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THE THIRD TO DIE
by Allison Brennan
MIRA, February 2020
464 pages
$26.99
ISBN: 0778309444


Buy in the UK | Buy in Canada

Murder mysteries and police procedurals have come a long way since the days of Agatha Christie. The best books in these genres today are subtly layered; they include complex psychological explorations of the motives of not just the criminals but the victims and investigators. You can read an Elizabeth George Inspector Linley novel as a straight whodunnit, but the stories are always deeply enriched by the characters' relationships and personal struggles. Many other authors writing in these genres incorporate similar psychological detail, endowing their novels with considerable literary merit.

Alas, THE THIRD TO DIE is no such offering. Allison Brennan does make a determined effort to explore the inner lives of her characters, but the results are clumsy and repetitive, the thoughts and feelings of her characters predictable and often dull. So rather than adding depth and nuance to the story, the time spent inside her characters' minds and hearts simply slows the pace.

She brings together an interesting assortment of investigators, with the potential for lively complications. The FBI agent in charge, Matt Cosca, is just launching the FBI Mobile Response unit (designed to travel the country investigating crimes up close and personal) when the Triple Killer strikes again. The FBI profiler closest to this serial killer (who strikes 3 times, 3 days apart, at 3 year intervals ) has sworn off the FBI and goes through interminable soul-searching before deciding that much as she doesn't want to, she simply has to take this case. Kara Quinn, an LAPD undercover agent on forced leave, happens to find the first victim in the book, so she gets involved despite having a very bad relationship with the FBI in LA. The local Liberty Lake police, inexperienced in murder cases, are also brought in, along with several new mobile response unit agents.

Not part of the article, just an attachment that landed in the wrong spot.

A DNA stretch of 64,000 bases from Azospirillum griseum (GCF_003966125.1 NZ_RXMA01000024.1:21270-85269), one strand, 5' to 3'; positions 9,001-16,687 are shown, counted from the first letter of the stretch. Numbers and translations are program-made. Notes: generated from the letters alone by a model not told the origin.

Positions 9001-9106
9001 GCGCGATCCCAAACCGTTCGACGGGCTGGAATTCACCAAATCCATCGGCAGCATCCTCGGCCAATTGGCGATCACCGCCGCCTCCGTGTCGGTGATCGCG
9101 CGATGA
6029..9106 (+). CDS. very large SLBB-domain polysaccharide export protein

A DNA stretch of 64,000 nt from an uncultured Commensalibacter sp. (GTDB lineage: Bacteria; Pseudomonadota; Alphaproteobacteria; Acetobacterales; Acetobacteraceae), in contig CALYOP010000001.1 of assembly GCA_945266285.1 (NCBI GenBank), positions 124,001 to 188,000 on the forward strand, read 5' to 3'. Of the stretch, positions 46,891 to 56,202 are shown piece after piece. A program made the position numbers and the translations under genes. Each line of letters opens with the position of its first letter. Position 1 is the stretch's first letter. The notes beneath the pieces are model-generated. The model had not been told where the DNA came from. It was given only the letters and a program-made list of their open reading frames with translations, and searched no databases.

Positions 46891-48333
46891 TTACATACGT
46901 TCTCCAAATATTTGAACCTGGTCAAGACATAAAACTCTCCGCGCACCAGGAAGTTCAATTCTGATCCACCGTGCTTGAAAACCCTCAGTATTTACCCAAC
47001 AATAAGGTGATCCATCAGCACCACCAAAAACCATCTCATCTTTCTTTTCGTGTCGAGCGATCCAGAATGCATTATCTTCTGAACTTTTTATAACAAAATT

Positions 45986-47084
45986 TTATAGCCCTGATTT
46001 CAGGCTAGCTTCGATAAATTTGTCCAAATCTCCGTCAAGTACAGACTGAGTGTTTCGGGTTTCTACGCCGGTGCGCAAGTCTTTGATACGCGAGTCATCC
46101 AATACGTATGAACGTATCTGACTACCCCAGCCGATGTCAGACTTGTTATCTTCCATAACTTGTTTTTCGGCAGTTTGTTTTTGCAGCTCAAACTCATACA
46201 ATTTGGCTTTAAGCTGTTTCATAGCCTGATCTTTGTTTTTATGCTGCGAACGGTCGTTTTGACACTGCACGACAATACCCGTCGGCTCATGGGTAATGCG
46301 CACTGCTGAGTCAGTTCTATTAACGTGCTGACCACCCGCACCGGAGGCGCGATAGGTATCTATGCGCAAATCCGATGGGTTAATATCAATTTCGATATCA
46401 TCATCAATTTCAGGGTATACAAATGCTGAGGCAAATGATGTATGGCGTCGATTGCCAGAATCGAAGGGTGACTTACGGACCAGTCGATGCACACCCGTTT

There are so many investigators from so many backgrounds that it is hard to keep track. There's also plenty of conflict, sexual attraction, self-doubt, impatience, etc. It weighs down and almost obscures the serial killer plot, which goes nowhere until about halfway through the book. There are no clues, no one knows who the killer might be or why his signature murders take place when and where they do. Over and over again (when not reflecting on how the female investigator is really very hot) the different characters review this dismal lack of evidence and ponder inconclusively on the case.

Eventually, readers with the patience to plough through all this mulling are rewarded. The murder plot unfolds and is suspenseful, with a few unexpected twists. However, the killer (inside whose mind we also spend considerable time) proves surprisingly dense, given that he has pulled off seven murders without leaving a trace. It takes him forever to realize that this army of investigators is actually onto him. Nonetheless, late in the book, Brennan does grab and hold the reader's attention; suspense builds and the finale is quite satisfying.

But it's a long haul to get there. An incisive edit of THE THIRD TO DIE would have focussed the story and improved the pace dramatically.

Meg Westley is a writer and retired educator living in Stratford, Ontario.

Reviewed by Meg Westley, February 2020

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Contact: Yvonne Klein (ymk@reviewingtheevidence.com)


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